Tortoises do mark the territory but not with urine. They assert their dominance over other tortoises (and possibly other reptiles) by butting heads rather aggressively and by biting. Tortoises bang heads and bite to claim superiority and win food and mating rights.
There are 3 main reasons for a tortoise that keeps pacing: It’s a normal mating behavior designed to attract the opposite sex, it’s a reaction to the glass in some vivariums or terrariums, and finally, it may be that your tortoise is from a species that walks a lot and finds the enclosure a little small.
If your tortoise can’t open his mouth, it might be that his beak is overgrown and you need to get it trimmed. It is also possible that your tortoise’s mouth is closed due to mouth rot or a respiratory infection. In all cases, your tortoise needs to visit the vet for a proper diagnosis and treatment.
Tortoises can mate with siblings but they really should not. While inbreeding in reptiles is not as problematic as in mammals and other animals, nature shows us that there are some serious potential consequences. To increase the chances for healthy offspring, tortoise owners should not allow their tortoises to mate with siblings.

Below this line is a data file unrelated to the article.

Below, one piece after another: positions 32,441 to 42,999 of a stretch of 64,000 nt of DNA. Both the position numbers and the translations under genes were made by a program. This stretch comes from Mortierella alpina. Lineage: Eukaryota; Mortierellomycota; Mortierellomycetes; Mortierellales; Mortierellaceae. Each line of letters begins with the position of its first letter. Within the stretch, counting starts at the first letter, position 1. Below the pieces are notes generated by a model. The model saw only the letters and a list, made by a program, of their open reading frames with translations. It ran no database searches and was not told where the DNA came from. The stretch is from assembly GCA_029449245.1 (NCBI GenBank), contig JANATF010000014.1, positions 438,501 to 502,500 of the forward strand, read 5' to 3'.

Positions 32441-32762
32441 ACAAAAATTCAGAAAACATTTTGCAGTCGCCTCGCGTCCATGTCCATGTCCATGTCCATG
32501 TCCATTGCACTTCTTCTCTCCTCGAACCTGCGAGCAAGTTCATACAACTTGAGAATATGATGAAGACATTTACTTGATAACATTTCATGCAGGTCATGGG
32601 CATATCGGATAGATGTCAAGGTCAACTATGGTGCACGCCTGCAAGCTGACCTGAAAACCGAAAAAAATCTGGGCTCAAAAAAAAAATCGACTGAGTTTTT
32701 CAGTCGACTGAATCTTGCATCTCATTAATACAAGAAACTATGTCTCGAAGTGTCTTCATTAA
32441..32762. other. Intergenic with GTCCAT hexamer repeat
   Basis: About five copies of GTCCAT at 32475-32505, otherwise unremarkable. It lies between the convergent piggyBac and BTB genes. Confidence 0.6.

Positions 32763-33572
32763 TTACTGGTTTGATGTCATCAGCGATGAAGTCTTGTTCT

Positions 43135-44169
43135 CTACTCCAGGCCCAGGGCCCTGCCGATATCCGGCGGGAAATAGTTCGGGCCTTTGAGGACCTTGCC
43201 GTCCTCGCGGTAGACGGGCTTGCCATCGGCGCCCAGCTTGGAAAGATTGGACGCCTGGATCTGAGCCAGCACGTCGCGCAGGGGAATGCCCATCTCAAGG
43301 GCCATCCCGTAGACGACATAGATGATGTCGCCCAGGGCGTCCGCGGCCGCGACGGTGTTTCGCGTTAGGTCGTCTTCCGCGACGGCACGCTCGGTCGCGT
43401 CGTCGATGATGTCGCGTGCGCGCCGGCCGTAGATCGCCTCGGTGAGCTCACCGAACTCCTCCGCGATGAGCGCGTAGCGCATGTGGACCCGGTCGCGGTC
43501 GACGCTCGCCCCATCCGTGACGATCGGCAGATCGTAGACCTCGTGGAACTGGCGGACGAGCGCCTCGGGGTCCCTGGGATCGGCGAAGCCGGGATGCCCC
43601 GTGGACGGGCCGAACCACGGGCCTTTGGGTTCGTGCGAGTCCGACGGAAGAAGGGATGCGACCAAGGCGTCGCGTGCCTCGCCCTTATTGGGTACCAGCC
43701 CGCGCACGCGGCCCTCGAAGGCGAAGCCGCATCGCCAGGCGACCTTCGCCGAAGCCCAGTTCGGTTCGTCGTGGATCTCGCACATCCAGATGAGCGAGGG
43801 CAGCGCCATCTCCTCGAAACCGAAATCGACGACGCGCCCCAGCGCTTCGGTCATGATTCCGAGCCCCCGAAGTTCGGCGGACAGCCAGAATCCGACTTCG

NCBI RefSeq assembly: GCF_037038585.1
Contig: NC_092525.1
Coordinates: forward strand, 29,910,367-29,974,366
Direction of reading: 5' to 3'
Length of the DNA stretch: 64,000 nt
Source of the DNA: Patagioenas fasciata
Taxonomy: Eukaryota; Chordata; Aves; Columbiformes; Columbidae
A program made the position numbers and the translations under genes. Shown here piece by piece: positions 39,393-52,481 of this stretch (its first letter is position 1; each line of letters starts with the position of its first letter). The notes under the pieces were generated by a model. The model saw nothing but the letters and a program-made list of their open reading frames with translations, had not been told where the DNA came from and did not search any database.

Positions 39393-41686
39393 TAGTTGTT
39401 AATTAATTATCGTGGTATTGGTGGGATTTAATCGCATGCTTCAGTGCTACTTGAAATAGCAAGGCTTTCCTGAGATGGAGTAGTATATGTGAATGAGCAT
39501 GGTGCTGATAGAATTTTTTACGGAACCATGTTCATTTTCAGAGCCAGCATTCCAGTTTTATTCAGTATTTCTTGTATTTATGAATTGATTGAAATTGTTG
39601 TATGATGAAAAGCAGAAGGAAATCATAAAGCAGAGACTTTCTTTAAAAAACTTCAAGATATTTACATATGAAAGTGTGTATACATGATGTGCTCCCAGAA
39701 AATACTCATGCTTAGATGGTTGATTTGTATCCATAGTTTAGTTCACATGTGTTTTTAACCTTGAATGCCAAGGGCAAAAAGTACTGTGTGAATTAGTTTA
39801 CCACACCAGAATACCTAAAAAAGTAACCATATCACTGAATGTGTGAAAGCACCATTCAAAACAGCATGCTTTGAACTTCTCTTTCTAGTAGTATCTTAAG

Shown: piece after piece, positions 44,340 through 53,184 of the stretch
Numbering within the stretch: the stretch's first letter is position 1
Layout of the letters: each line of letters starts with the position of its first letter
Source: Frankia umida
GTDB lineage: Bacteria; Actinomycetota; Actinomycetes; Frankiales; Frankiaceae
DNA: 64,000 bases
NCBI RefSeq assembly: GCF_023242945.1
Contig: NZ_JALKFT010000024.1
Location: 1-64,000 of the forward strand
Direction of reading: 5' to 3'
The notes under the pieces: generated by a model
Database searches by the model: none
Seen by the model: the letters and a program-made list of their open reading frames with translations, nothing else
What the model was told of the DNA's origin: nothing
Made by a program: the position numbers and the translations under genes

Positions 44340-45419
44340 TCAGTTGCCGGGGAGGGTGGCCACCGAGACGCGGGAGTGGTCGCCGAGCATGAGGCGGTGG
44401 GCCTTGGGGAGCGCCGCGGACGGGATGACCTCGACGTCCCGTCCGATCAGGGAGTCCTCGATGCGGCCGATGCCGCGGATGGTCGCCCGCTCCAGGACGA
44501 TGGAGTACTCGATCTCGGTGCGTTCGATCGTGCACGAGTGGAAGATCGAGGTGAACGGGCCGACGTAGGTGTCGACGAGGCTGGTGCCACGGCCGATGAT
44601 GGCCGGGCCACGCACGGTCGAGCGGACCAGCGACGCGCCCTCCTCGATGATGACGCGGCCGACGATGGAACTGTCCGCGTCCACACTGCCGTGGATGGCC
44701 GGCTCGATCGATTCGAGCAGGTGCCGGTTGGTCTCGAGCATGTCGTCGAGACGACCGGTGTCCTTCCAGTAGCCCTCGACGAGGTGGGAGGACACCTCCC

If you have tortoises (or turtles) then you may suddenly find that one day, you’ve got some eggs on your hands but are these eggs going to turn into babies? Or are they simply unfertilized eggs that will never produce offspring? Well, it turns out that it’s relatively easy to find out. Can tortoises and …
There is no specific amount of time that tortoises need to exercise. But during the waking summer months, it is good to have your tortoise exercise for at least one hour a day. Try to encourage walking, gentle climbing, and some digging. During the colder months the waking hours for tortoises are reduced significantly (or completely, if hibernating) so exercise will naturally be less.